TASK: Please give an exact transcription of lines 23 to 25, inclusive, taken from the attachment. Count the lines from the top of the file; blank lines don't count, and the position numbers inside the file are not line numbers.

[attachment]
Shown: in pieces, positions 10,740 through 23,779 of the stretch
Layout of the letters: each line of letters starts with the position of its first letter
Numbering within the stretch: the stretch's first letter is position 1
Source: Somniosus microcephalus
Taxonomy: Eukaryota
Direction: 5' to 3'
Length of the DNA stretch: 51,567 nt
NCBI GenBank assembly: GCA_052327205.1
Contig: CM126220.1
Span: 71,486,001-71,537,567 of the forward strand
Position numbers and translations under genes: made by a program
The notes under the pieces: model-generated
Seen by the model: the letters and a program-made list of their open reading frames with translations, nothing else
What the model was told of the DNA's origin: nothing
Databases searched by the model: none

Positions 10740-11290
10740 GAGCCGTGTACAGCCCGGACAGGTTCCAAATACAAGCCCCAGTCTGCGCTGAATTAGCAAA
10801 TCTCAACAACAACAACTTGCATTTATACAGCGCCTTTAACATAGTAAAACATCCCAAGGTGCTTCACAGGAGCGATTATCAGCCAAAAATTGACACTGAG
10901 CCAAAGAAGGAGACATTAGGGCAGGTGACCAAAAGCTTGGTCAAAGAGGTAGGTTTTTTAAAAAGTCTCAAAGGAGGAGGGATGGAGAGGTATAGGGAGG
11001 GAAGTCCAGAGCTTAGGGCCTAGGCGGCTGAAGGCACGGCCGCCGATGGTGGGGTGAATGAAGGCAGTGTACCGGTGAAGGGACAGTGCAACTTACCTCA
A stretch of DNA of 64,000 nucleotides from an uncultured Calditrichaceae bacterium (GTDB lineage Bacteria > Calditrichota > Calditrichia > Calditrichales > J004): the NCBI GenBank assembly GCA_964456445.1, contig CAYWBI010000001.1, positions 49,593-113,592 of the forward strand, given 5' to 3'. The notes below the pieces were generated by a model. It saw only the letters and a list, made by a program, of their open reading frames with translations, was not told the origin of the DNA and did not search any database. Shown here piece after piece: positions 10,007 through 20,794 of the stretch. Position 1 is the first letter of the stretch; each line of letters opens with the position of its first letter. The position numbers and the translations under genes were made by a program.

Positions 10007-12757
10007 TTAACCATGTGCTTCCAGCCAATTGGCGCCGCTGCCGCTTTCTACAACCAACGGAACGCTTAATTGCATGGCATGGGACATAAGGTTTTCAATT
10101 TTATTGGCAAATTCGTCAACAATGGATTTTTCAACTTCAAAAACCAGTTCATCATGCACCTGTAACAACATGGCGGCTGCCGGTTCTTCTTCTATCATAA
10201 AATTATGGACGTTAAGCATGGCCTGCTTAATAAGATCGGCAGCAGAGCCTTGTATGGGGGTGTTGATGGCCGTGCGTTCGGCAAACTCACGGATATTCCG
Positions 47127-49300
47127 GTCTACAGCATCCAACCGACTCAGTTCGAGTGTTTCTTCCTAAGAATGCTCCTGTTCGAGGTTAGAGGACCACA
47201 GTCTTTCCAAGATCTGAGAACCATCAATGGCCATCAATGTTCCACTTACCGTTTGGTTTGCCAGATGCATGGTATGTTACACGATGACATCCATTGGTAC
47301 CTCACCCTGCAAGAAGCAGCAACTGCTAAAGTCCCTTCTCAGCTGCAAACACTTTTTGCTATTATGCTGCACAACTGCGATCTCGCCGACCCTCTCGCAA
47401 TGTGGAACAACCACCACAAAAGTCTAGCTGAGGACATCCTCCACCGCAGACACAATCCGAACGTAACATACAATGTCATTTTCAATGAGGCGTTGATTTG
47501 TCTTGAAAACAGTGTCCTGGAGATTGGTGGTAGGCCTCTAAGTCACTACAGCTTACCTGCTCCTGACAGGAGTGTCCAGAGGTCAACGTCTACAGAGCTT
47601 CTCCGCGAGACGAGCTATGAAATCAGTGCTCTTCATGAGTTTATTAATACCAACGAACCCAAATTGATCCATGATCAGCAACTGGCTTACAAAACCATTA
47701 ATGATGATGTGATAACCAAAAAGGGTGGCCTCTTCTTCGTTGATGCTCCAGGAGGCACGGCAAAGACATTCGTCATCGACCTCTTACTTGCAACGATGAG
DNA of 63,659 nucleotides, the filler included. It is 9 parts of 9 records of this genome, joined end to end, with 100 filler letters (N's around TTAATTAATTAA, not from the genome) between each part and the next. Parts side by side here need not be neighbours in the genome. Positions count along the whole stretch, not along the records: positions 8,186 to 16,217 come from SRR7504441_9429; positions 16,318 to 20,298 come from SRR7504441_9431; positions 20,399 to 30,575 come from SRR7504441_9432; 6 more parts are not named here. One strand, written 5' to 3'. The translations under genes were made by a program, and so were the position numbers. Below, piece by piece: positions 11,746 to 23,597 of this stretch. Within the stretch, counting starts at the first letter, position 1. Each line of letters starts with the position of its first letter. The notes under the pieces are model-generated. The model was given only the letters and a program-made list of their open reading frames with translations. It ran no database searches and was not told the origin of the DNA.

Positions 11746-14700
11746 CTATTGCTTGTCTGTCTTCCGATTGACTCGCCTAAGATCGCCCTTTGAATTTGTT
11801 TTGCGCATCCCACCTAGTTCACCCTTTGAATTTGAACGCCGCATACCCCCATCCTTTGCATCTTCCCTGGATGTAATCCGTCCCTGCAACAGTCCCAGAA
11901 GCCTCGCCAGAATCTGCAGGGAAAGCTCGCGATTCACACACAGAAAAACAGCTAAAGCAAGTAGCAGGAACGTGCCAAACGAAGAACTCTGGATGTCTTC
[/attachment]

10007 TTAACCATGTGCTTCCAGCCAATTGGCGCCGCTGCCGCTTTCTACAACCAACGGAACGCTTAATTGCATGGCATGGGACATAAGGTTTTCAATT
10101 TTATTGGCAAATTCGTCAACAATGGATTTTTCAACTTCAAAAACCAGTTCATCATGCACCTGTAACAACATGGCGGCTGCCGGTTCTTCTTCTATCATAA
10201 AATTATGGACGTTAAGCATGGCCTGCTTAATAAGATCGGCAGCAGAGCCTTGTATGGGGGTGTTGATGGCCGTGCGTTCGGCAAACTCACGGATATTCCG